(Bloomberg) -- A raft of earnings from China’s electric vehicle makers will be heavily scrutinized by investors seeking evidence on whether the sector’s stock price rally can be revived.  

Investors will parse reports from Nio Inc., XPeng Inc. and Li Auto Inc. for clues on whether margins are set to improve after months of pressure wrought by elevated raw material costs and supply chain disruptions. Valuations for the shares may be at risk if there are no signs of a recovery, according to fund managers. 

China’s EV makers are looking for a second wind as a months-long buying frenzy loses steam amid worries over high valuation and a slowing economic recovery. The shares may get a new lease on life if traders spot signs of profitability improving, especially as demand for cleaner cars is expected to climb to a record this year. 

“The nice trend will be their margins bottoming out and productions getting higher,” said Andy Wong, fund manager at LW Asset Management Advisors Ltd. “If their margins keep narrowing, indicating they will need longer time to become profitable, this could affect their valuations in the medium to long term.” 

Of the three EV makers, Li Auto is expected to report the highest gross profit margin at 21% in the second quarter, versus 22.6% in the previous three months, according to analysts’ estimates compiled by Bloomberg. XPeng’s margin probably shrank to 9.6% from 12.2% while Nio’s likely narrowed to 12.3% from 14.6%. All three are expected to have posted net losses in the three months through June.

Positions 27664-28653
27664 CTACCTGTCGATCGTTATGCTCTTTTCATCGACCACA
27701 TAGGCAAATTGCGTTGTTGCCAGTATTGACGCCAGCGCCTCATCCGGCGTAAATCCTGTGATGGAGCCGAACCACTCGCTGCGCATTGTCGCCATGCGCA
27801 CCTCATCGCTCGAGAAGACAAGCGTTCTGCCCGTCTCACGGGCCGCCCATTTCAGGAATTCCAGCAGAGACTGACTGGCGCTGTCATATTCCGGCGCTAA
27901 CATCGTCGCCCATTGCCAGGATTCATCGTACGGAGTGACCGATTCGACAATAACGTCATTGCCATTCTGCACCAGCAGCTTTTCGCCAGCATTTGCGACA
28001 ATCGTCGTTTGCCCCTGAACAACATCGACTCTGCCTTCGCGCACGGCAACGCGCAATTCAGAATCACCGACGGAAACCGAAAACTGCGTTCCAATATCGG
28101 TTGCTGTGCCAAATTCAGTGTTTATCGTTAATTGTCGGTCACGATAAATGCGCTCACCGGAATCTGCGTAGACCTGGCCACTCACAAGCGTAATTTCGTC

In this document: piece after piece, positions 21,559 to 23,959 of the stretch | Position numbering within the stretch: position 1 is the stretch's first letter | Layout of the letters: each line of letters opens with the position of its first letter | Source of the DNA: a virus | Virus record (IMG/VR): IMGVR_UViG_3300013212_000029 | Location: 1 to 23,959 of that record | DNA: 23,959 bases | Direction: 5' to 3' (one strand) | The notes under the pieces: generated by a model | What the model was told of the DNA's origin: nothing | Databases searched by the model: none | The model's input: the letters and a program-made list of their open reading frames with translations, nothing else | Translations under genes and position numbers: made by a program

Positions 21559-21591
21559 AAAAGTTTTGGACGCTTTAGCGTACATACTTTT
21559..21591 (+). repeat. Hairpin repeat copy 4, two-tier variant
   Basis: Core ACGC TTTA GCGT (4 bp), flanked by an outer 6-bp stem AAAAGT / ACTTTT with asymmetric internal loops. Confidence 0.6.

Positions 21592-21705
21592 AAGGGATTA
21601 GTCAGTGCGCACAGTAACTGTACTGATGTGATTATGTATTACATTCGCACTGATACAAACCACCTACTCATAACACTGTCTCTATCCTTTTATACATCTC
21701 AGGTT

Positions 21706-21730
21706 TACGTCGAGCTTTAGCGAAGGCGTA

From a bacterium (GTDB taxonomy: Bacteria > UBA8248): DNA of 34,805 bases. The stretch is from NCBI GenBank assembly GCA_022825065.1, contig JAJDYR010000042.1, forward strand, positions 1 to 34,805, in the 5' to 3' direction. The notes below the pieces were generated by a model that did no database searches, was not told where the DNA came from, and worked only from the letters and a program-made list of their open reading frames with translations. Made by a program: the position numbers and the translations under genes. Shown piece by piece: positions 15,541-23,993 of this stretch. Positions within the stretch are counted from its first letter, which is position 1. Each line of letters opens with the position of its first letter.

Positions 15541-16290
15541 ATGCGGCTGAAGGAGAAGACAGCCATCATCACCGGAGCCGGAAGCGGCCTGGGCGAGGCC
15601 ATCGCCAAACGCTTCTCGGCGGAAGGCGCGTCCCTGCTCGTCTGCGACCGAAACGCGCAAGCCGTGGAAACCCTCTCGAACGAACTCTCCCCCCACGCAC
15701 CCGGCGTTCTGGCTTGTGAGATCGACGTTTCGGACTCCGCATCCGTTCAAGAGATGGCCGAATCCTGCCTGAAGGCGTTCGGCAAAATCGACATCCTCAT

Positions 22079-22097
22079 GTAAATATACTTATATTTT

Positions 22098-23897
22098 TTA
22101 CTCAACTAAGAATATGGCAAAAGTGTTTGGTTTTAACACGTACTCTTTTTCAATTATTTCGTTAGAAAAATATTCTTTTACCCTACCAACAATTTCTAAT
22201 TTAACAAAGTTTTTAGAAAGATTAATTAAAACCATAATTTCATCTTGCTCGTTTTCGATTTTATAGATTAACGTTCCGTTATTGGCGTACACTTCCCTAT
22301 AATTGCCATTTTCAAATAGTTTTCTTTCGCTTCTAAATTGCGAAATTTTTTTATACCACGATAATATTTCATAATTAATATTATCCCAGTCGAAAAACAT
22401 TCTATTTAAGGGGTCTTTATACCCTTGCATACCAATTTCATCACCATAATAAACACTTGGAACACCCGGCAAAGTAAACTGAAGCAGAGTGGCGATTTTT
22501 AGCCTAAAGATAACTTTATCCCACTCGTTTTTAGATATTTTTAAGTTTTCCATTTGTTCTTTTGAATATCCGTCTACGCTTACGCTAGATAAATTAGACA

The auto manufacturers are wrestling with higher raw material costs after supply struggled to keep pace with a boom in demand. Runaway costs are fueling a “ridiculous” increase in the price of batteries for electric vehicles, Li Auto Chief Executive Officer Li Xiang had said in March.

Read: Chinese EV Maker Calls Raw Input Price Hikes ‘Ridiculous’ (1)

The pressure is especially pronounced for smaller manufacturers which have less economies of scale and limited bargaining power when dealing with suppliers, according to Qi Wang, chief executive officer of MegaTrust Investment.

“Investors are already selling” and “the Chinese EV sector is still trading at a pretty high valuation, against a backdrop of strong sales but not so strong earnings,” said Wang.

To be sure, some investors have been handsomely rewarded by betting on China’s EV market, which is the world’s largest. This includes Shenzhen Co-Power Capital Management Co. which is positioning for more gains on expectations that the sector will see higher valuation. 

EV stocks had jumped earlier as China unveiled policies to revive the auto industry after consumption dried up during the nation’s Covid lockdowns. Even though the rally faltered in July, the broader outlook for the sector is solid as it’s expected to be a key beneficiary of Beijing’s push to foster green energy and high-tech manufacturing.

New-energy vehicle sales rose 117% in July, according to the China Association of Automobile Manufacturers, while the China Passenger Car Association estimates EV purchases will hit a record 6 million this year. 

Li Auto is slated to report earnings after the close of market Monday, while XPeng will announce its profits on Aug. 23. Nio has yet to confirm a date.

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